Reality: And perhaps the most important one of these (because it's a real issue, not made up) - one I'm familiar with. The EPA's efforts to clean up watersheds, beginning with Chesapeake Bay. This is a big deal. So-called "nutrient pollution," which basically means fertilizers and poop, gets into our watersheds and creates dead zones. That's not good, for obvious reasons. The answer is to stop the fertilizer (used on crops) and manure (from livestock) from being applied or disposed of in ways that let them get into our waterways. The farmers - or at least the large, traditional farm lobby organizations - don't want to do that. They'd rather keep polluting, thank you very much. Apparently, the USDA has different information on the watersheds than the EPA does, which is what Lucas is referencing here. And it would be good for whoever is right to do what it takes to clean up the Chesapeake and then the Mississippi, but I have a hunch that whatever is done, if it involves regulating agricultural pollution, we'll continue to get opposition to it from the Farm Bureau and company.

And, on Lucas goes with more complaints. He's not just against the EPA - he's also against the so-called GIPSA rule, a VERY important rule that will make the livestock market more fair and competitive (Action: call the White House at 202-456-1111 this week and tell them you support the GIPSA rule!)

Lucas plans to devote much of this year to bullying federal regulatory agencies oversight hearings, before tackling the farm bill in 2012. So now you've heard from Lucas about his pet issues. Here's what the other Republicans have been saying on these issues.

"There are many examples of actions undertaken by Obama’s EPA, which defy sound science, good judgment and will only result in putting America’s farmers and ranchers out of business." - Rep. Jean Schmidt
"The EPA’s onerous regulatory burdens will have devastating economic impacts on the 5th District and rural communities across America. Small towns, rural farms and ranches will be forced to meet arbitrary requirements and be punished for the federal government’s unwillingness to recognize the environmental gains from voluntary conservation practices at the state and local levels. We must act to remove the cloud of uncertainty this administration’s burdensome requirements have cast over rural America, and build on the practices and knowledge of local communities to strengthen American agriculture."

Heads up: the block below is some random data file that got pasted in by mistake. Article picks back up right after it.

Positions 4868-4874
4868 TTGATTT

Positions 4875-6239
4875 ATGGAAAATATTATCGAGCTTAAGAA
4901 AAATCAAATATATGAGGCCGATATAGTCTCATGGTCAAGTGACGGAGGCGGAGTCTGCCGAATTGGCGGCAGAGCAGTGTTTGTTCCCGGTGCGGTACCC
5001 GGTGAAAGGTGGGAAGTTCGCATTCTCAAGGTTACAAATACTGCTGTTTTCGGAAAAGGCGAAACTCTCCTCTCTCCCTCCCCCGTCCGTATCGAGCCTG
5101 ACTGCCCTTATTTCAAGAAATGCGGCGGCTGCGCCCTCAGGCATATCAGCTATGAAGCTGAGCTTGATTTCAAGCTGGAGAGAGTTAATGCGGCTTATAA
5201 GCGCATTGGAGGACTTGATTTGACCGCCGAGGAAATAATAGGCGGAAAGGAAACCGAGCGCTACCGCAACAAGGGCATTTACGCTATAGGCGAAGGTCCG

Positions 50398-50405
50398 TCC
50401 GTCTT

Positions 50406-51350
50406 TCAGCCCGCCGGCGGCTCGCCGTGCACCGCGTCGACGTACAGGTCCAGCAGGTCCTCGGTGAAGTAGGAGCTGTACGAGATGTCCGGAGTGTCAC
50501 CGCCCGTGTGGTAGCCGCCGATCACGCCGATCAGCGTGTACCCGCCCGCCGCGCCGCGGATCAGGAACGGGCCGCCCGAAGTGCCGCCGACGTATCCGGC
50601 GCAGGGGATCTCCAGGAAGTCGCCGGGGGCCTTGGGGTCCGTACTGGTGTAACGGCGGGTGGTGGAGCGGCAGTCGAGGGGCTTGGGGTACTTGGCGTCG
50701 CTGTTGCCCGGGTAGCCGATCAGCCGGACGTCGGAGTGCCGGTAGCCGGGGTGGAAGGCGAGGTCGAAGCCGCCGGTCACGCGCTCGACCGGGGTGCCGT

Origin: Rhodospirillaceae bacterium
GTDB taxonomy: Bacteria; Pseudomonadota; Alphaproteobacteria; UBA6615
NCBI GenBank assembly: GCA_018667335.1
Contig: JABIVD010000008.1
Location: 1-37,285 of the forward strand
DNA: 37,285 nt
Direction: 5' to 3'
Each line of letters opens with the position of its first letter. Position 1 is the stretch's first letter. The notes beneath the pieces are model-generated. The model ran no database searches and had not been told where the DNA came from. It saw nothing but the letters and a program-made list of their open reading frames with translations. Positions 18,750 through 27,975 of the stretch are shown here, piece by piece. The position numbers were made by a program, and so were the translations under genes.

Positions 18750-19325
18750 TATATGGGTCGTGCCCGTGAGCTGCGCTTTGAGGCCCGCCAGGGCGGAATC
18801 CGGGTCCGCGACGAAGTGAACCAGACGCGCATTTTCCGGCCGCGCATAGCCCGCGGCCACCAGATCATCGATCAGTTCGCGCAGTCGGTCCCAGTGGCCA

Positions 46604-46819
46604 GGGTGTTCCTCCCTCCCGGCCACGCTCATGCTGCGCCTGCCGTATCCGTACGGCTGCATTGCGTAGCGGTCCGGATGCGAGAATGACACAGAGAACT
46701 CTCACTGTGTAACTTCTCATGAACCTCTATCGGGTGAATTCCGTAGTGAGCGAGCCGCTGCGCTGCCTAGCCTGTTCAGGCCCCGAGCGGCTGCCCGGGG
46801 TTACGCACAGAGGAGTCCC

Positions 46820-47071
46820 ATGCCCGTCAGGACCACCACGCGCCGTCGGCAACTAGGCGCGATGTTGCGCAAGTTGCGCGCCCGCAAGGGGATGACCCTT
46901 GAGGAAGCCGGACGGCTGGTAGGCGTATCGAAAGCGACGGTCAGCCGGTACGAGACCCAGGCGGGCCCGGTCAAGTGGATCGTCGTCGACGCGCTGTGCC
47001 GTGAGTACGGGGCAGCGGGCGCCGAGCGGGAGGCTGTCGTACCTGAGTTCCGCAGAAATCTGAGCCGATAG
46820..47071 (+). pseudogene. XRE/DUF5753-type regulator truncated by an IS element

- Rep. Glenn ‘GT’ Thompson
"The current administration has spent the last two years piling on regulation after regulation that make it more difficult for small businesses and family farms to grow and create jobs."
- Rep. Austin Scott
"Environmental Protection Agency’s Boiler MACT ruling would lead to the loss of hundreds of thousands of jobs. This ruling is only one in a long line of troubling rule-making decisions by the EPA and other federal agencies. We cannot continue to be faced with regulations that are not consistent, that overly impede on particular industries, discourage innovation, and eliminate jobs and businesses. I look forward to Congress exerting their oversight power and to reign in the federal agencies." - Rep. Martha Roby
"I came to Washington to bring some common sense to a city sorely lacking it. We have too many regulations being written by bureaucrats who have no idea what the real world is like. I welcome the opportunity this resolution provides for us to bring these regulators in and give them a picture of what life is in the world outside the beltway." - Rep. Tim Huelskamp
"To get our economy moving and creating jobs again we need to eliminate the impediments to growth. The simple fact is federal regulations have increased the cost of doing business and destroyed jobs. That is something small business owners and farmers have told me again and again as I have traveled across the 20th District. A prime example of this is a proposed EPA regulation that would treat spilled milk like spilled oil – thereby incurring an additional cost burden on dairy farmers, which decreases profitability and makes them less likely to expand." - Rep. Christopher Gibson
"The EPA is advancing numerous proposals that are harmful to agriculture. One rule wants to regulate dust on our farms. They call it ‘air quality.’ Where I’m from it’s called ‘living in the country.’ In case the bureaucrats in Washington haven’t heard, driving on a gravel road and planting seeds in the soil makes dust! We don’t need Washington to regulate dust. We need common sense." - Rep. Vicky Hartzler

And a little more hate for GIPSA thrown in for good measure:

"GIPSA’s proposed rule governing livestock and poultry marketing practices will have costly, unintended consequences for our nation’s livestock producers, leading to higher consumer prices, lower producer income and reduced competitiveness. Members of both parties have raised questions about the scope, process, and intent of this rulemaking, which was not even accompanied by a cost-benefit analysis. USDA must reconsider this proposed rule."
- Rep. Thomas J. Rooney

Great group, huh? It's gonna be a long two years.